Thursday 13 July 2023

Helping Your Child Develop Empathy Towards Others

Empathy helps children understand what it’s like to be in someone else’s shoes, which can give them confidence, better problem solving skills and more. To help children understand what empathy is, they may partake in pastoral care at school, like what’s on offer at this Private School in North London. But they may also need help and support from parents at home on how to model empathy. Here are some top tips.

Engage in opportunities for self reflection

Self reflection is a good time for children to learn about what they have done towards others, or what they could have done differently. Sometimes a scenario goes wrong and it can mean they are struggling with how it unfolded and what they could have changed. This is a perfect time to sit your child down and discuss the problem, and what they learnt about the scenario. It also helps them break down what happened and see that how they handled it might not have been as bad as they thought.

Model empathy in front of others

Empathising with our children takes many forms and will include both physical and emotional needs being met. This will include showing your child how to be kind towards others in public, knowing when something isn’t just quite right, or guiding your child towards activities you know they will enjoy.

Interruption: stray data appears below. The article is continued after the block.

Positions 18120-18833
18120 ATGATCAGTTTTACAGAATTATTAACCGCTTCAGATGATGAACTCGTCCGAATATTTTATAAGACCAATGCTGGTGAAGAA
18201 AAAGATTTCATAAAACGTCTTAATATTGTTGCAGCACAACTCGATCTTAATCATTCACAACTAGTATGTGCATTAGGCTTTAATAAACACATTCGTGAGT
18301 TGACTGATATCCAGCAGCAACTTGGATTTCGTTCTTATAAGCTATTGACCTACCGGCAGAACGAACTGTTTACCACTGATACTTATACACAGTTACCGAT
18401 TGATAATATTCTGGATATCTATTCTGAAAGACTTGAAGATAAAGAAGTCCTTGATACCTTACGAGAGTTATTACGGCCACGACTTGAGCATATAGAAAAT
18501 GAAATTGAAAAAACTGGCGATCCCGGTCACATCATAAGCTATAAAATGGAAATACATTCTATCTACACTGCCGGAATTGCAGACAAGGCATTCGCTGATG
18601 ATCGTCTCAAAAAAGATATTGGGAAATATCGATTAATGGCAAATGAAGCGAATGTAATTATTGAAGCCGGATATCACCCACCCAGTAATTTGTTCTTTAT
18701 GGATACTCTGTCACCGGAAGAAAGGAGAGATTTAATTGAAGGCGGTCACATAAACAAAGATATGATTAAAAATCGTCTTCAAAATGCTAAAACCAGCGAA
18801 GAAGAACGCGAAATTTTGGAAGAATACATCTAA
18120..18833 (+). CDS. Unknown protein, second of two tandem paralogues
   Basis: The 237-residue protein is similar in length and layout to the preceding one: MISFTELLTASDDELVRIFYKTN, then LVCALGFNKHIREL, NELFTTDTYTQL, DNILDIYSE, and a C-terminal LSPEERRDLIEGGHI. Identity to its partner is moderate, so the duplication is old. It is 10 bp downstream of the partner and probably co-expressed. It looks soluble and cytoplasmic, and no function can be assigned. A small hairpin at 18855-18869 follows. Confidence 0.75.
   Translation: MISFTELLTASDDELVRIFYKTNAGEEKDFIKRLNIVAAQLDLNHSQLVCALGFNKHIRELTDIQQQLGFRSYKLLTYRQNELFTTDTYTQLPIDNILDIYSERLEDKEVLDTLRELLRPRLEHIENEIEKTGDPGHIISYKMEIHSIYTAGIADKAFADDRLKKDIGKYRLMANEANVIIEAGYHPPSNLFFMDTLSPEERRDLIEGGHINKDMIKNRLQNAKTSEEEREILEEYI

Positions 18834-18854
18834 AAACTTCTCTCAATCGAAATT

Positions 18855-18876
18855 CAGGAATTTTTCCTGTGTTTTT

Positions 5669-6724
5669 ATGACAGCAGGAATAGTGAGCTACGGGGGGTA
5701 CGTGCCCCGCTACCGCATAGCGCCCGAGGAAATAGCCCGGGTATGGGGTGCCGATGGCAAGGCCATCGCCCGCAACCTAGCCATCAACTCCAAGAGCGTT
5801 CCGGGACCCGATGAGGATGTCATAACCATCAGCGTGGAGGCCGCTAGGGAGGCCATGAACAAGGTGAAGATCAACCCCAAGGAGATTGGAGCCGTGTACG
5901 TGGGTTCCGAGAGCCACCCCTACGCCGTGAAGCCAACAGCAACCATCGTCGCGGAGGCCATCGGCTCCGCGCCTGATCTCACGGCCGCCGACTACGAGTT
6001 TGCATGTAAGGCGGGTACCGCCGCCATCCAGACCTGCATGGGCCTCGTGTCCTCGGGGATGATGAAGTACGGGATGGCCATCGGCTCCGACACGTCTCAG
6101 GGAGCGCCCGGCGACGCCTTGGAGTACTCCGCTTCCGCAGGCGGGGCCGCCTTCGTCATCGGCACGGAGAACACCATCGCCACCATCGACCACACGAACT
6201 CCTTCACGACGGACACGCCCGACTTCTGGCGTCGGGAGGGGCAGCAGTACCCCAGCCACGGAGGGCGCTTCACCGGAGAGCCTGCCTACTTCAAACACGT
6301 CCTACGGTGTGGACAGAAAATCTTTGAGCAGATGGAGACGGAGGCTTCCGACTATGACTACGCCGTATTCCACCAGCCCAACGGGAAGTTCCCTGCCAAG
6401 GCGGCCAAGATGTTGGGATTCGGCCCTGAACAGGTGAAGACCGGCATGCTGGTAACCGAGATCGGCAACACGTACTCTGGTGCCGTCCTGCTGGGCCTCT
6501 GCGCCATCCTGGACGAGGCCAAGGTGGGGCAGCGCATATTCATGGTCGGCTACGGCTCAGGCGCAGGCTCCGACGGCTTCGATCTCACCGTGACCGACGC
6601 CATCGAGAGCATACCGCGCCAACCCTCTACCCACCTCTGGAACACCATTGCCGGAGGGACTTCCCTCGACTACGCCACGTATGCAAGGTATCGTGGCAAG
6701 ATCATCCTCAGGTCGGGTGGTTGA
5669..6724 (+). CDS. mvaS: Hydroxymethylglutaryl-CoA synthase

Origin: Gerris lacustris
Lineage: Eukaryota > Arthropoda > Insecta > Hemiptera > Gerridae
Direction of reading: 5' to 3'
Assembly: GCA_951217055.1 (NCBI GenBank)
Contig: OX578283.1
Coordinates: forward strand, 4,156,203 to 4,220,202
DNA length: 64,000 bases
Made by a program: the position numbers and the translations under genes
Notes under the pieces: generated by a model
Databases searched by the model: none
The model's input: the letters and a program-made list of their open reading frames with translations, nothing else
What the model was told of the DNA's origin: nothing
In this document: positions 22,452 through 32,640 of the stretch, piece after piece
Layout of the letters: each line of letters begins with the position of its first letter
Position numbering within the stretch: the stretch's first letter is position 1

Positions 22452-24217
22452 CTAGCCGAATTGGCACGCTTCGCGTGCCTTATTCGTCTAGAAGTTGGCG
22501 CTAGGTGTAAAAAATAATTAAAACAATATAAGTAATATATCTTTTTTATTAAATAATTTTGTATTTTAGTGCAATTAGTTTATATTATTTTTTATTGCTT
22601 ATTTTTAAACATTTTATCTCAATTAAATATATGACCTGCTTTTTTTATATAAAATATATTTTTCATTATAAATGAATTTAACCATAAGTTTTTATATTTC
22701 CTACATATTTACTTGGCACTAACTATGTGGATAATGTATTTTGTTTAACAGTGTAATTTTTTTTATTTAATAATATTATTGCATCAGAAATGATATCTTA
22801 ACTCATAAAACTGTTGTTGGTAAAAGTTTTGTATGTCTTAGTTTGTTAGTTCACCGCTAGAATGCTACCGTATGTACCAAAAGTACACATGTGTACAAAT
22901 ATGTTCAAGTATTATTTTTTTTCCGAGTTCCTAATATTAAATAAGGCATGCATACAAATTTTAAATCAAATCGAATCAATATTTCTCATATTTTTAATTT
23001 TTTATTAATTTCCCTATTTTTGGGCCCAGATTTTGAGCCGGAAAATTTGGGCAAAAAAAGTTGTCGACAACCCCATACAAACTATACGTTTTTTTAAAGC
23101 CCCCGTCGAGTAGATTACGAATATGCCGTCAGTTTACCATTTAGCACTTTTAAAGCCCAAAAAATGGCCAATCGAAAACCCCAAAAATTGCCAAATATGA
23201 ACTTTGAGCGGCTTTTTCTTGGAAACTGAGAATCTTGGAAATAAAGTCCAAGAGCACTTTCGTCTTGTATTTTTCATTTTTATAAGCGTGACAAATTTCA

Children learn a lot from the small actions we all perform on a regular basis. If you ignore someone in public, then your child will notice that, or you reject a member of staff’s wishes. These smaller acts of kindness can also be seen in children too, so ensure you provide all of your attention to them to gradually see the growth.

Provide opportunities to practice empathy

Talk to your child about more complicated issues that can give your child a lot more to think about. Discuss issues in meetings, or over the table at dinner time. Talk to your child on the same level as you would with your partner or spouse, or another family member. Get them involved in the conversations to see what they would suggest.

For example, if you’re wondering whether to invite a friend over to a birthday party when they are not on good terms with another friend then you could see what your child thinks. They may not know the person but they have an opportunity to add their own voice to the scenario.

So long as you pay particular attention to your child’s actions, they can slowly learn how to express empathy and support for others. Be patient with the process and ensure they are able to pick up these core skills as they grow older. 

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